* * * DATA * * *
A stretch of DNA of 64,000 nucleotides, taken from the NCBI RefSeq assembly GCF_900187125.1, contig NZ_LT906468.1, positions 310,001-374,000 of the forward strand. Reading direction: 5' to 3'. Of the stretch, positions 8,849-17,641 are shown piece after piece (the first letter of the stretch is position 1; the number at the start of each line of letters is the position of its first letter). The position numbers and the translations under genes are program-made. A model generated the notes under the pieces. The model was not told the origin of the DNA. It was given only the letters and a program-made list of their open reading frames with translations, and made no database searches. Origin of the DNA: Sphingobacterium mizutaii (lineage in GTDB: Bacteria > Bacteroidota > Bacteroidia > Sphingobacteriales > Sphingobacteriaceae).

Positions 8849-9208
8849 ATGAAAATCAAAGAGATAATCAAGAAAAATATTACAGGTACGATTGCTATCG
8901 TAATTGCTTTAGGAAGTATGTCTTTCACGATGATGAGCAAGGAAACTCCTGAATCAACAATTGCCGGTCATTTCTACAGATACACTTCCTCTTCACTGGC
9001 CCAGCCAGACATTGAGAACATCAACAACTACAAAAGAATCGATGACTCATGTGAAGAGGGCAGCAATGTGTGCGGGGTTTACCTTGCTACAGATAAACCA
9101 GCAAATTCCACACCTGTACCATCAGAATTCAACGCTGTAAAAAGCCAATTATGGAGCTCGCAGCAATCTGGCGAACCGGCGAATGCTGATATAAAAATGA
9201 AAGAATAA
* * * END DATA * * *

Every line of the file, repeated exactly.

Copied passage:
A stretch of DNA of 64,000 nucleotides, taken from the NCBI RefSeq assembly GCF_900187125.1, contig NZ_LT906468.1, positions 310,001-374,000 of the forward strand. Reading direction: 5' to 3'. Of the stretch, positions 8,849-17,641 are shown piece after piece (the first letter of the stretch is position 1; the number at the start of each line of letters is the position of its first letter). The position numbers and the translations under genes are program-made. A model generated the notes under the pieces. The model was not told the origin of the DNA. It was given only the letters and a program-made list of their open reading frames with translations, and made no database searches. Origin of the DNA: Sphingobacterium mizutaii (lineage in GTDB: Bacteria > Bacteroidota > Bacteroidia > Sphingobacteriales > Sphingobacteriaceae).

Positions 8849-9208
8849 ATGAAAATCAAAGAGATAATCAAGAAAAATATTACAGGTACGATTGCTATCG
8901 TAATTGCTTTAGGAAGTATGTCTTTCACGATGATGAGCAAGGAAACTCCTGAATCAACAATTGCCGGTCATTTCTACAGATACACTTCCTCTTCACTGGC
9001 CCAGCCAGACATTGAGAACATCAACAACTACAAAAGAATCGATGACTCATGTGAAGAGGGCAGCAATGTGTGCGGGGTTTACCTTGCTACAGATAAACCA
9101 GCAAATTCCACACCTGTACCATCAGAATTCAACGCTGTAAAAAGCCAATTATGGAGCTCGCAGCAATCTGGCGAACCGGCGAATGCTGATATAAAAATGA
9201 AAGAATAA